Taoiseach Micheál Martin has released a judge’s report into the Siteserv affair, with the Government saying the 1,500-page document “shines a light on unacceptable practices” by certain parties during the course of the transaction.
The long-awaited publication of the report ends seven years of investigation into the contentious sale of the building services company to businessman Denis O’Brien a decade ago.
Mr Justice Brian Cregan of the High Court finds that the €45 million sale during the financial crisis was based on “misleading and incomplete information” that Siteserv provided to the former Anglo Irish Bank, known then as Irish Bank Resolution Corporation (IBRC).
In a statement the Government said it accepted the commission’s findings, which conclude that the bank could have recovered up to €8.7 million more than the €44.3 million it agreed to accept in the sale. The report will be sent to the Revenue Commissioners, the IBRC special liquidators, the Corporate Enforcement Agency, the Central Bank and the official assignee in a bankruptcy case.
The judge has criticised a process “below the surface” where certain events occurred during the sale without IBRC’s knowledge and found the deal was “not concluded in a manner that was reasonable” from bank’s perspective.
“The commission has determined that it can be concluded that the bank made its decision to approve the sale of the Siteserv group to Mr O’Brien in good faith, but based on misleading and incomplete information provided to it by the company,” the final report said.
“The commission finds that it can be concluded that the Siteserv transaction was not commercially sound in respect of the manner in which was it was conducted, the decisions made and the outcomes achieved.”
Siteserv was on the brink of collapse before the deal in 2012 and heavily indebted to IBRC, which was State-owned after Anglo’s nationalisation. When Mr O’Brien’s entity Millington acquired Siteserv, the bank wrote off some €118 million of the company’s €150 million debt, a decision that prompted a political furore years later over the loss incurred by taxpayers.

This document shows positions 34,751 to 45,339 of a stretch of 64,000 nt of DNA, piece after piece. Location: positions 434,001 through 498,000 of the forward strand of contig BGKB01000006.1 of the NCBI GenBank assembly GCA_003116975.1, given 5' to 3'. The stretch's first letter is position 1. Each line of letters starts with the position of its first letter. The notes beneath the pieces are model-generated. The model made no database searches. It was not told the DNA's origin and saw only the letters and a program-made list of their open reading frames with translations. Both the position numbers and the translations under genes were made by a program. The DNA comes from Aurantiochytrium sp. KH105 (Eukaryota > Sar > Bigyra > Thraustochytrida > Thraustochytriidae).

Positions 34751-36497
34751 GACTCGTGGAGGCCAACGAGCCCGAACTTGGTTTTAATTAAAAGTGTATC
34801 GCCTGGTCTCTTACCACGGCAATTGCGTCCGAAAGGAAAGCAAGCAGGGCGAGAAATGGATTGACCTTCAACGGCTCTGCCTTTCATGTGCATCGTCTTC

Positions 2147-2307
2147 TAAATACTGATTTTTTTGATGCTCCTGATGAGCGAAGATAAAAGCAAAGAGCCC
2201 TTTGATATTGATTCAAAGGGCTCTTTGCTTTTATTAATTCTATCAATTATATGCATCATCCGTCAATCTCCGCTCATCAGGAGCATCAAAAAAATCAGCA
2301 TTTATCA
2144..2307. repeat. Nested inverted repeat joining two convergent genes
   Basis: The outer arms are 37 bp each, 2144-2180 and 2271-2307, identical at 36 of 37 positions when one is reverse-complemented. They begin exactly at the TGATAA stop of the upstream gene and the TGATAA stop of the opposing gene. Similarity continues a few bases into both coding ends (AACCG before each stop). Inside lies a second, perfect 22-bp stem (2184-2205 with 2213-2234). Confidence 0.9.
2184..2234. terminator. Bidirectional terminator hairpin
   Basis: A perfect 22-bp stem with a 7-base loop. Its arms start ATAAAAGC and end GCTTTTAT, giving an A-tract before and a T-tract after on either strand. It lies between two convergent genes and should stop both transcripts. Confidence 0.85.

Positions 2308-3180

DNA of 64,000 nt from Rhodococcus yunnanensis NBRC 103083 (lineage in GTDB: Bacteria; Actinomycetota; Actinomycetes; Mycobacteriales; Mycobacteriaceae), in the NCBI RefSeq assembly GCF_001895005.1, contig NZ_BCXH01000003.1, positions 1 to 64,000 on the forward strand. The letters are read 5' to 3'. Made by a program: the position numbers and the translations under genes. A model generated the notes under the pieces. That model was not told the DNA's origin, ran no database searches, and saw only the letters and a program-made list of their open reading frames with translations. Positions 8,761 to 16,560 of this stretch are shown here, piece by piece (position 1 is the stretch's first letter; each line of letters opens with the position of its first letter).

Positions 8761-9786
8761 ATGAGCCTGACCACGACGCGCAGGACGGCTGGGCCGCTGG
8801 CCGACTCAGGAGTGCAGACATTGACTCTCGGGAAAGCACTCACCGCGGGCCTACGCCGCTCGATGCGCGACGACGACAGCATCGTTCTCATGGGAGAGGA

Mr Cregan was appointed in 2015 to lead a commission of inquiry that was supposed to examine the Siteserv deal and 37 other IBRC transactions during the crash, which involved an aggregate €1.88 billion write-off from outstanding loans.
Central to the Siteserv row were Dáil claims by Catherine Murphy TD that the interest rate on Mr O’Brien’s IBRC loans was “extremely favourable”.
In his final report, however, the judge rejected claims that Mr O’Brien received a “favourable interest rate” from the bank and said there was no evidence of “improper or unduly close” relationships at the time between the businessman and top IBRC executives.
The judge’s overall assessment was that IBRC executives worked “honestly and diligently” throughout the transaction to protect its interests.
The key political question to be settled in the wake of the Siteserv report is whether the inquiry proceeds to examine the other deals. Given that it took seven years to complete the Siteserv investigation, there is little enthusiasm in Government circles for the commission’s work to be prolonged any further.
Mr Cregan himself has acknowledged “significant, if not insuperable, difficulties” in relation to discovery and witness statements linked to 28 borrowers incorporated or resident outside the State.
The judge’s conclusions on Siteserv were set out in draft findings circulated to witnesses in May, which were seen by The Irish Times and reported in detail at that time.
In his final report the judge also criticised large bonus payments to certain Siteserv directors on the eve of the sale, which cost the company €802,200. “In the context of Siteserv these were bonuses on a lavish scale and entirely unacceptable for a company that was costing the taxpayer almost €118 million in loan write-offs and losses,” he said.